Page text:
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Out of debt, have some spending cash, house?

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Money Talk > Real Estate

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Archibald Beechcroft
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Out of debt, have some spending cash, house?  Reply with quote  

My brother just bought a house in a "getting better" town. The house right next to him has gone up for sale for an extremely cheap 43,000. His house cost 78,000. It is in upstate new York right near the St. Lawrence River. I am completely out of debt, I have a kid on the way, and my current teaching job isn't somewhere where I want to be next year. Since the house is only 43,000 and I managed to pay off (without really struggling too much) 38,000 in one year, would it make sense to purchase the house, fix it up a bit and then sell in a few years. I do not plan on living in this house permanently unless I get a job in that area. I am actively searching for a job in this area. I currently make about 62,000 a year teaching. My wife makes about 30,000 as a nurses aide.

Thanks, I appreciate it.
Post Sat Aug 19, 2017 2:14 pm
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oldguy
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quote:
I managed to pay off (without really struggling too much) 38,000 in one year, would it make sense to purchase the house, fix it up a bit and then sell in a few years.


The lottery folks keep track of 'winners', it turns out that the average winner is broke in about 7 years.
Wage earners are so indoctrinated to 'monthly budgets & monthly pay' that they are unable to manage lump sums, ie they immediately attempt to '"do something'. They pay-off their house, payoff the cars, buy a new car to assure future reliability, pay off Mom's house, gift to charity, relatives, start a small business - and then they invest the remaining $10k "for their future," lol.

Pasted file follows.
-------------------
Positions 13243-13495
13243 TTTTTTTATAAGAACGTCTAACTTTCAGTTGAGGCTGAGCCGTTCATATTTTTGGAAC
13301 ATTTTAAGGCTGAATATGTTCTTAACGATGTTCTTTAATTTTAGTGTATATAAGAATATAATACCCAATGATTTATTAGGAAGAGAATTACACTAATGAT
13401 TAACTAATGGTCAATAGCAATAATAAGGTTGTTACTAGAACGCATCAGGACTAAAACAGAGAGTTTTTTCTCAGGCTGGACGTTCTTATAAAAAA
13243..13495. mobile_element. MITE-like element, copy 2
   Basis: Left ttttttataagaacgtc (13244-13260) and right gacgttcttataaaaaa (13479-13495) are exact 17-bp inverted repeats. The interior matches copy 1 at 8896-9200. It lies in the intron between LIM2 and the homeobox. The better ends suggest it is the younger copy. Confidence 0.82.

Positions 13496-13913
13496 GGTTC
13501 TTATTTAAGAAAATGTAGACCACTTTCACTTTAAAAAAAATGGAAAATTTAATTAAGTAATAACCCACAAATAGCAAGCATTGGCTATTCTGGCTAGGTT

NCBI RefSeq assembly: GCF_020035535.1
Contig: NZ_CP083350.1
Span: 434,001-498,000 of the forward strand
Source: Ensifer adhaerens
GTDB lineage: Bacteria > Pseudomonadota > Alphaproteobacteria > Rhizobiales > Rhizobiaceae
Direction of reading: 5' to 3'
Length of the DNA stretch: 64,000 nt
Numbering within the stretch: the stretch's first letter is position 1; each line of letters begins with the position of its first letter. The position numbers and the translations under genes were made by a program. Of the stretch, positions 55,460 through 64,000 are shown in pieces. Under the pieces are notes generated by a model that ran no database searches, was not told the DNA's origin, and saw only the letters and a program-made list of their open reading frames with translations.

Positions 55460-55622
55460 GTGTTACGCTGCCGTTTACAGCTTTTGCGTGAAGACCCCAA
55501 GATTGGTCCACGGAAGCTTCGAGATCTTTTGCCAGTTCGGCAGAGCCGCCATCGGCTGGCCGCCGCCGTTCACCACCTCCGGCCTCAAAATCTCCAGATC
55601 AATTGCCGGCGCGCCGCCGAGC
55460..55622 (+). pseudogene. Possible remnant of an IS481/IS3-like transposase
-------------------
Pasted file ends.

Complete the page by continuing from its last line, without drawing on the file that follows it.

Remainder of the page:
The actual answer (mathematically speaking) is to keep the entire lump sum intact, place it where it will double about every 7 years (The Rule of 72).

Actually there are books about the difference between 'earned' money (paychecks) and 'found' money. It's part of the human condition, we cannot handle 'found' money. Even something as small as a tax refund (our own money being refunded to us cuz we overpaid our tax bill). People grab it and take a vacation (the 2014 average refund check is $3000).

Amazing that we overpay on purpose (often while borrowing that same $3000 at 12% on CCs) and then wait for a year-end refund? So that we can payoff our CCs bills?
I blame the K12 system, lol - maybe you can teach these kids some math?
Post Sat Aug 19, 2017 5:03 pm
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